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**Chapter 5 / Chapter 5.3 Problem 1.1**

« **on:**March 13, 2022, 02:32:37 PM »

For this problem we have the following equations: $u_{xx} + u_{yy} = 0 \space \space (-\infty < x < \infty , y > 0)$ and $u|_{y=0} = f(x)$.

After doing the Fourier Transformation, the equations become $\hat{u}_{yy} - k^2\hat{u} = 0$ and $\hat{u}(k,0) = \hat{f}(k)$.

In my understanding, we should get a general form as $\hat{u}(k,y) = A(k)e^{ky} + B(k)e^{-ky}$ and drop the first term if $k>0$ since as $y \rightarrow \infty$ the term $e^{ky} \rightarrow \infty$, and if $y<0$ we drop the second one.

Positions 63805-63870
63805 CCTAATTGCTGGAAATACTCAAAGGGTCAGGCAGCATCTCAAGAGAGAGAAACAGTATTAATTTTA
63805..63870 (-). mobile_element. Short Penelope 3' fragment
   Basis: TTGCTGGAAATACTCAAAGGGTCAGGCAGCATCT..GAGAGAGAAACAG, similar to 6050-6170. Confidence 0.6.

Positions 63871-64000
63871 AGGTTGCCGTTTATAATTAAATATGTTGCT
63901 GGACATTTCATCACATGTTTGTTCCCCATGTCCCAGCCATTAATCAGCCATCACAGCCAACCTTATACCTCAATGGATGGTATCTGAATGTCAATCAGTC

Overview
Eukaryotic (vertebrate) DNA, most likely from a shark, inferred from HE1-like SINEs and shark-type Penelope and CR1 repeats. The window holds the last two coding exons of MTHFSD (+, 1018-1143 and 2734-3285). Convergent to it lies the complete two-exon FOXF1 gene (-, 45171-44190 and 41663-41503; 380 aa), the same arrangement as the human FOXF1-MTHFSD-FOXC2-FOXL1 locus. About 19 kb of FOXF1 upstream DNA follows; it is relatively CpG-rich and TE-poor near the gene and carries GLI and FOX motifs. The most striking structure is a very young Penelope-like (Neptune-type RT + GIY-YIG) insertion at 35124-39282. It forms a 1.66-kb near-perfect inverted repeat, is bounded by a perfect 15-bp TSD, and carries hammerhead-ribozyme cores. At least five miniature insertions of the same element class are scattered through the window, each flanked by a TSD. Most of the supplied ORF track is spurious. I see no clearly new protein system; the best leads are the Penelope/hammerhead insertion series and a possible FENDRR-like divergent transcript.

On the answer provided by Prof. Kennedy it said $\hat{u}(k,y) = \hat{f}(k)e^{-k|y|}$, so I am a little confused since $\hat{u}(k,y) = \hat{f}(k)e^{-|k|y}$ makes more sense to me.

After doing the Fourier Transformation, the equations become $\hat{u}_{yy} - k^2\hat{u} = 0$ and $\hat{u}(k,0) = \hat{f}(k)$.

In my understanding, we should get a general form as $\hat{u}(k,y) = A(k)e^{ky} + B(k)e^{-ky}$ and drop the first term if $k>0$ since as $y \rightarrow \infty$ the term $e^{ky} \rightarrow \infty$, and if $y<0$ we drop the second one.

On the answer provided by Prof. Kennedy it said $\hat{u}(k,y) = \hat{f}(k)e^{-k|y|}$, so I am a little confused since $\hat{u}(k,y) = \hat{f}(k)e^{-|k|y}$ makes more sense to me.